Volunteer Army

June 20, 1975

Report Outline
Evaluation After Two Years
Experience with Volunteer Forces
Prospects for the Volunteer Army
Special Focus

Evaluation After Two Years

Recruiting Success and Effect of Unemployment

The president's authority to induct young men into the armed forces expired at midnight on June 30, 1973. In fact, conscription had ended almost six months earlier, as Secretary of Defense Melvin R. Laird confirmed on Jan. 27 when he announced, “the armed forces henceforth will depend exclusively on volunteer soldiers, sailors, airmen and marines. The use of the draft has ended.” One of the most divisive national controversies appeared to end with it. Yet even as anxiety over the draft disappeared, there were doubts about the feasibility—and the desirability—of returning to an all-volunteer force.

Two years later, many of these doubts have been allayed. After a slow beginning in 1973, the armed forces met and even exceeded their enlistment goals for 1974 and the first four months of 1975. The Army, which had been the most reliant on draftees and the focus for fears about the all-volunteer concept, has actually had more recruits than it can use. Even Rep. F.Edward Hébert (D La.), former chairman of the House Armed Services Committee, who had always insisted that “the only way to get an all-volunteer army is to draft it,” has changed his mind.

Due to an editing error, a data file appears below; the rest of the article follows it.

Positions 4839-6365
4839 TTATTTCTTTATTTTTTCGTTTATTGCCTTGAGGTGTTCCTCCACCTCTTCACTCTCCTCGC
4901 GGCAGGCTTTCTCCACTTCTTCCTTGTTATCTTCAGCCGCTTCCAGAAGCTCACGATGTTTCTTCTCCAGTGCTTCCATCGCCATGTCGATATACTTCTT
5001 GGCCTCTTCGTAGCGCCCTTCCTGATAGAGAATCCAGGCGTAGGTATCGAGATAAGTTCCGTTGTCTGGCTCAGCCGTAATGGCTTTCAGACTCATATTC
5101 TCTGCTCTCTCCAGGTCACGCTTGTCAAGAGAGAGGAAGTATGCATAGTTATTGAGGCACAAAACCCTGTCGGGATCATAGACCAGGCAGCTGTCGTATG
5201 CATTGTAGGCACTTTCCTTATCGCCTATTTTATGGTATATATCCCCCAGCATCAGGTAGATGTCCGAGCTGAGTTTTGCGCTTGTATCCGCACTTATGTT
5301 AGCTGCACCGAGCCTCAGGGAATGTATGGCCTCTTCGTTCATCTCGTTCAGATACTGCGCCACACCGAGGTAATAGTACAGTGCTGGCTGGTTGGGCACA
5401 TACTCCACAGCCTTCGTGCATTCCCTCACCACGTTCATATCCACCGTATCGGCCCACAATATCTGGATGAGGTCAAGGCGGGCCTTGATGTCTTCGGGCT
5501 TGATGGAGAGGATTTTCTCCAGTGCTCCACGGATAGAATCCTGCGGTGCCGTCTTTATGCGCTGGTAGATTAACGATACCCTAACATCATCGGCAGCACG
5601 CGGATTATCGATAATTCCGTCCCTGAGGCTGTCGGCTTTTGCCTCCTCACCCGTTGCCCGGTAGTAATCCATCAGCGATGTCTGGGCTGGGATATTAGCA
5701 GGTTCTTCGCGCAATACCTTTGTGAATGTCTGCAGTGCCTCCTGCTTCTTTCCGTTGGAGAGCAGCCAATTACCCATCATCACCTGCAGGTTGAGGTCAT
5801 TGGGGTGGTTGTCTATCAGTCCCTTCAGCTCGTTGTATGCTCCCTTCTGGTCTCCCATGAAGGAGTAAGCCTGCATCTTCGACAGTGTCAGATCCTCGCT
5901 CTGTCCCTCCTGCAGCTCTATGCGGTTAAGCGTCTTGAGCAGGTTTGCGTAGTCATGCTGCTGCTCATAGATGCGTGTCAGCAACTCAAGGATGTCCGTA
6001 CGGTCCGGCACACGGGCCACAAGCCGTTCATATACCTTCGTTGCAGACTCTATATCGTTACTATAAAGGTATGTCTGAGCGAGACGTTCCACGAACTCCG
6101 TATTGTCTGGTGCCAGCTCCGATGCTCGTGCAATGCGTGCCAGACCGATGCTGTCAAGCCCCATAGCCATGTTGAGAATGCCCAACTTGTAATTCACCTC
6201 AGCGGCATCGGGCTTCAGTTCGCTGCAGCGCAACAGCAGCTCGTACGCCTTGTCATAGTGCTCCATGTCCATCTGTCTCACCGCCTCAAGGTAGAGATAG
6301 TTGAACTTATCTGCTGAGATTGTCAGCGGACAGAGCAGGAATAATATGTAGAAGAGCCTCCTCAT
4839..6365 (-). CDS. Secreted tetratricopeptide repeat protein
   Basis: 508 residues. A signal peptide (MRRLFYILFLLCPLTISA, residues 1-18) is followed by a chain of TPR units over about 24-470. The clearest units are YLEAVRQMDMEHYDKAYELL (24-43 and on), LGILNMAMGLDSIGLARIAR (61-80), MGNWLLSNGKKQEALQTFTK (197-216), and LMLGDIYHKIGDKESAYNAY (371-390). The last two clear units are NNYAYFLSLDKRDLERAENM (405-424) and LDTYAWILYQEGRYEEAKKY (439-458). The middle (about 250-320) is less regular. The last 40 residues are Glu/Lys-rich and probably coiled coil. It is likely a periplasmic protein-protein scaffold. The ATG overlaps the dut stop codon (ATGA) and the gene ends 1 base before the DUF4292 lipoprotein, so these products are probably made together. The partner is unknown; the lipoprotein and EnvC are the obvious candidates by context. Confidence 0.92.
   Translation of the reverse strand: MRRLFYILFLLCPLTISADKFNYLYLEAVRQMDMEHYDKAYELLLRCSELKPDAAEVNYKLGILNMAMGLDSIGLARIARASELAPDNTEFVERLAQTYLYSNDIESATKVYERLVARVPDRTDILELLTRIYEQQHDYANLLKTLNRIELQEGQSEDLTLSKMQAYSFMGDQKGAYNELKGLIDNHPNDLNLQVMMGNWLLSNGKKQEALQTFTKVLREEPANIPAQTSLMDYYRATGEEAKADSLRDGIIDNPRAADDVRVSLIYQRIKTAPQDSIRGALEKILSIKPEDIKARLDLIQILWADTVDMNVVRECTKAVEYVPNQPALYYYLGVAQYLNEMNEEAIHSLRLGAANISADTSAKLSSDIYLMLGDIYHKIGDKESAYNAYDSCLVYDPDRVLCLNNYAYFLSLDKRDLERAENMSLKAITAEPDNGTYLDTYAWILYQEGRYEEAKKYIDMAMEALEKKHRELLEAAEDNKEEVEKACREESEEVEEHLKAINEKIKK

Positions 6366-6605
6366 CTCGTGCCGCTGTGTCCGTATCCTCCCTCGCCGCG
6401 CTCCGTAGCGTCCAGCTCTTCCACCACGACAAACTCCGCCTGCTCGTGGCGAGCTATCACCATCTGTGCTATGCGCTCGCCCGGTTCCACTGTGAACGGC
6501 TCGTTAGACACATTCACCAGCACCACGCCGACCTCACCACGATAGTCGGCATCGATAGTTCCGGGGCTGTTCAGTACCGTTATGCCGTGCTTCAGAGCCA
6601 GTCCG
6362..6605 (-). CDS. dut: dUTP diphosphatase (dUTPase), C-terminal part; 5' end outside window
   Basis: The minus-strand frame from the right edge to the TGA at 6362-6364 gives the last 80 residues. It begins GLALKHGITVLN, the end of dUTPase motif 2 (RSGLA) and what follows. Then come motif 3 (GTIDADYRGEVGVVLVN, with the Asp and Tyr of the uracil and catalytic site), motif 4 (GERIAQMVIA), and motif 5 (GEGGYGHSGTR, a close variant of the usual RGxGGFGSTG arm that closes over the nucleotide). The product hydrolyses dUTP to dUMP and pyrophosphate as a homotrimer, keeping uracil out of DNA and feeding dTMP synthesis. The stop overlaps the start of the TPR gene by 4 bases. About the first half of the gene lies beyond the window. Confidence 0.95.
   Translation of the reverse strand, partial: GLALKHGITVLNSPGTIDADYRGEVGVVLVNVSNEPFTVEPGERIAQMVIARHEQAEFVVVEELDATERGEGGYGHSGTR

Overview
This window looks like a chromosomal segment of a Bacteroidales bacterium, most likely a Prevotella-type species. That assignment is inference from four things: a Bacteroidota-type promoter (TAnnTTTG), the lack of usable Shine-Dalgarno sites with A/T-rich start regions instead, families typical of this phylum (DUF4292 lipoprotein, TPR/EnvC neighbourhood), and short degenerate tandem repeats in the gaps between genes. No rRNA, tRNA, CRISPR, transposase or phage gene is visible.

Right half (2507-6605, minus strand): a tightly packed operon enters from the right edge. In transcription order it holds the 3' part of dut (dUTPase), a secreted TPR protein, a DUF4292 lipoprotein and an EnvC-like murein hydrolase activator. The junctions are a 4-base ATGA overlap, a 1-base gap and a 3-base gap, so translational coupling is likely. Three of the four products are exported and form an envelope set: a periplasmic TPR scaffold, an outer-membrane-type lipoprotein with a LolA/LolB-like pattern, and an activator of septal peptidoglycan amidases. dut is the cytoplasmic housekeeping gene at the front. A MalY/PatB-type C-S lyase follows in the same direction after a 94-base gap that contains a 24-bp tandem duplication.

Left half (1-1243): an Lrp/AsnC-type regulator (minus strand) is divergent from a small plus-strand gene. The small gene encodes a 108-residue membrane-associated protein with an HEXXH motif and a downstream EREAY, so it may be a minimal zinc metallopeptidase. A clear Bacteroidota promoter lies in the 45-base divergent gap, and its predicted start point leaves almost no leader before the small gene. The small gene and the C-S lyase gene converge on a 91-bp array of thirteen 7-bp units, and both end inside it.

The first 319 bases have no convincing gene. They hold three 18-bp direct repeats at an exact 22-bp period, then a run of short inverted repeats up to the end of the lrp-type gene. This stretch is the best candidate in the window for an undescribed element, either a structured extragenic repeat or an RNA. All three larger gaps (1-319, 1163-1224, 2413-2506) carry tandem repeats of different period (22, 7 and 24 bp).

But Hébert and others fear that the current recruiting success may be largely attributable to the nation's economic troubles. Young men may be signing up to escape unemployment. A report prepared by the Brookings Institution for the Senate Armed Services Committee in June 1973 noted: “Possibly one of the least certain—and most important—elements affecting the maintenance of a volunteer force is the impact of unemployment on an individual's inclination to volunteer.” The report suggested that the two did not appear to have a strong relation, pointing out that in 1970 those states with high unemployment did not necessarily have a high volunteer rate. Others feel that the correlation between unemployment and enlistment is reasonably well established.

ISSUE TRACKER for Related Reports
Military Draft
Aug. 19, 2005  Draft Debates
Jan. 11, 1991  Should the U.S. Reinstate the Draft?
Jun. 13, 1980  Draft Registration
Jun. 20, 1975  Volunteer Army
Nov. 17, 1971  Rebuilding the Army
Nov. 18, 1970  Expatriate Americans
Mar. 20, 1968  Resistance to Military Service
Jun. 22, 1966  Draft Law Revision
Jan. 20, 1965  Reserve Forces and the Draft
Feb. 14, 1962  Military Manpower Policies
Jun. 03, 1954  Military Manpower
Sep. 24, 1952  National Health and Manpower Resources
Oct. 24, 1950  Training for War Service
Aug. 21, 1950  Manpower Controls
Aug. 13, 1945  Peacetime Conscription
Sep. 09, 1944  The Voting Age
Apr. 15, 1944  Universal Military Service
Feb. 17, 1942  Compulsory Labor Service
Jun. 11, 1941  Revision of the Draft System
Aug. 14, 1940  Conscription in the United States
Apr. 24, 1939  Conscription for Military Service
General Defense and National Security
Military Draft